Flu Shots for 2016/17 – What has Changed?

It’s the beginning of flu season, and in order to avoid a high fever, severe aches and a nasty cough, a flu shot could help patients lessen their symptoms or avoid them all together. Since the flu virus is always evolving, scientists are making important changes to how the vaccine is made.

Major Changes to the Flu Shot in 2016

With continued research and data from previous flu seasons, scientists have made some important steps forward.

Only Injectable Shots are Recommended

Over the past several flu seasons, the nasal spray vaccinations did not offer sufficient protection against the main strains of the influenza virus. Because of this, it is recommended that only shots are administered.

Vaccines are Updated to Better Fight Circulating Viruses

Researchers have identified three of the most potentially prevalent forms of the flu virus for late 2016 and early 2017. Most vaccines will offer protection against:

Different Recommendations for Those With Egg Allergies

For anyone with egg allergies, recommendations for administering the flu shot depends on symptoms suffered from the allergy. If only hives are experienced after exposure to egg, that person can receive the flu vaccine.

For anyone whose egg allergy causes angioedema (swelling of deep skin tissue,) difficulty breathing, or emergency intervention of any kind, a shot must be administered in a medical setting with a professional who is trained to recognize signs of allergic reaction and distress.

Who Needs a Flu Shot?

Everyone over six months old should get the a flu shot. But, it is especially important for certain groups to get the shot:

In addition, anyone with the following conditions should receive a flu shot:

If you have any questions regarding the flu or flu shot, or if you would like to make an appointment, call Dekalb Women’s Specialists at (404) 508-2000.

Sources:

http://www.mayoclinic.org/diseases-conditions/flu/in-depth/flu-shots/art-20048000
http://www.cdc.gov/flu/protect/vaccine/how-fluvaccine-made.htm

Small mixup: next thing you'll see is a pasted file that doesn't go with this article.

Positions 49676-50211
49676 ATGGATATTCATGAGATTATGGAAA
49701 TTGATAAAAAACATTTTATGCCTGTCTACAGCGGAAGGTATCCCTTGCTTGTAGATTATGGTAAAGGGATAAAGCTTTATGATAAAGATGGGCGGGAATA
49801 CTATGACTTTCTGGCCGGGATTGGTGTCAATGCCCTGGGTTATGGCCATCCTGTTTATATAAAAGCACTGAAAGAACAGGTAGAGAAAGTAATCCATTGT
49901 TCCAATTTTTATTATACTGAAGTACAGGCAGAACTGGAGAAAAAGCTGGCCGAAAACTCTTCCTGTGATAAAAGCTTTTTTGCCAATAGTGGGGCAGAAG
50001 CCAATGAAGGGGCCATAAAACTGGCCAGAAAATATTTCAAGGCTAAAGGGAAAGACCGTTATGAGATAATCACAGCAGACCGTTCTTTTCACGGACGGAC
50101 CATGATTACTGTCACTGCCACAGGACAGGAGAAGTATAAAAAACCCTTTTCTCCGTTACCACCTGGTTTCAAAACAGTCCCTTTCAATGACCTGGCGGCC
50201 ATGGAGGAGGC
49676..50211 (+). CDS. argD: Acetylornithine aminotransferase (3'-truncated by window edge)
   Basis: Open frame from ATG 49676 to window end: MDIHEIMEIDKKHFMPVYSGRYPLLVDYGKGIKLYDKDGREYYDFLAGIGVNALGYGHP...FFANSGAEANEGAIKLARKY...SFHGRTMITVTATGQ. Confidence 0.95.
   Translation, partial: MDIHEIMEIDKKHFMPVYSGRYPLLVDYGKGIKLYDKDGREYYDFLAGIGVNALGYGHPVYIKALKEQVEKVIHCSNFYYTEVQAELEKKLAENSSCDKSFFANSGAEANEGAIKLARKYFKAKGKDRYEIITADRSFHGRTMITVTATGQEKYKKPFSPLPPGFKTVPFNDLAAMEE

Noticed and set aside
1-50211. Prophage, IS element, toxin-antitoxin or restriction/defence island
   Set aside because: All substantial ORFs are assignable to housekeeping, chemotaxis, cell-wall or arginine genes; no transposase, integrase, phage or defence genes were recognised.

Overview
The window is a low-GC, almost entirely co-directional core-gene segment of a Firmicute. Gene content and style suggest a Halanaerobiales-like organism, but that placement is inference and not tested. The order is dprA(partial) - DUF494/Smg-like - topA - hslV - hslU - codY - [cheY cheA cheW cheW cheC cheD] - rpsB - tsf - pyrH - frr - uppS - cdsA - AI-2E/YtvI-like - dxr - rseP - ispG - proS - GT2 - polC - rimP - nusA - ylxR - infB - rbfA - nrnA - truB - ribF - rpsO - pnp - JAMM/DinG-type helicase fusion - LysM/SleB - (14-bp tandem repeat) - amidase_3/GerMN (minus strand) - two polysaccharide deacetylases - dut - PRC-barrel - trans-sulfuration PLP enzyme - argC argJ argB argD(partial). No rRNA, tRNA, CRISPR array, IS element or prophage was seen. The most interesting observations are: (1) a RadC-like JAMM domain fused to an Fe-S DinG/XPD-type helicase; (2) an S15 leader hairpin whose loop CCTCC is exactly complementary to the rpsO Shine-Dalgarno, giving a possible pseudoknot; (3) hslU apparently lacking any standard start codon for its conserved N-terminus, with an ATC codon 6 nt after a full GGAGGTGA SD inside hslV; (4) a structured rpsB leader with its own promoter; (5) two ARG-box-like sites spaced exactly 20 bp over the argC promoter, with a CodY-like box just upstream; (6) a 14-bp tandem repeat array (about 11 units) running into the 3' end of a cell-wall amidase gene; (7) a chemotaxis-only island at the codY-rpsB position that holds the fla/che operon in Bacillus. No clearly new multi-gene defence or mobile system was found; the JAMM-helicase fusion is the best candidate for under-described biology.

http://www.emedicinehealth.com/flu_in_adults/page3_em.htm#what_are_symptoms_and_signs_of_flu_in_adults
http://www.cdc.gov/flu/about/season/flu-season-2016-2017.htm
https://www.healthychildren.org/English/safety-prevention/immunizations/Pages/Prepare-Your-Family-for-Flu-Season.aspx
http://www.cdc.gov/features/pregnancyandflu/
http://journals.plos.org/plosone/article?id=10.1371/journal.pone.0066312

You Might Also Enjoy...

5 Ways to Manage Hot Flashes

Hot flashes are one of the most common symptoms of menopause — but the good news is, there are some things you can do to help keep your cool. Here are five simple steps you can take to reduce your annoying hot flash symptoms.

Understanding Your Birth Control Options

Birth control methods all work to prevent unplanned pregnancy, but how they work can vary — a lot. Choosing the method that suits your lifestyle means it’s a lot easier to work it into your routine. Fortunately, you’ve got lots of options.

Everything You Should Know About Prenatal Care

Prenatal care plays a crucial role in helping you and your baby stay healthy through pregnancy and delivery. If you’re pregnant, here’s why you need prenatal care and what to expect during your office visits.

The Importance of a Well-Woman Exam

Well-woman exams play an important role in helping women stay healthy, especially as they get older. Not sure you need an annual well-woman exam? These statistics might change your mind.

Treatment for Your Menopause

More than a million women enter menopause each year in the United States, and most of them will have experienced at least a few bothersome symptoms. Our team uses a patient-centered approach to relieve menopause symptoms. Here’s how it works.

How Do I Know My Pregnancy Is High-Risk?

High-risk pregnancies require special care to prevent potential problems for you and for your baby. Knowing your risk factors is the first step toward identifying a high-risk pregnancy, so you can get the care you need to stay healthy.